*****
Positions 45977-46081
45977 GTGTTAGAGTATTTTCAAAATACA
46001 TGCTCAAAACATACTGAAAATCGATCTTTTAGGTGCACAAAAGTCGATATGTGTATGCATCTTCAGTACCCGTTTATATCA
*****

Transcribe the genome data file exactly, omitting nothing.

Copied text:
Positions 45977-46081
45977 GTGTTAGAGTATTTTCAAAATACA
46001 TGCTCAAAACATACTGAAAATCGATCTTTTAGGTGCACAAAAGTCGATATGTGTATGCATCTTCAGTACCCGTTTATATCA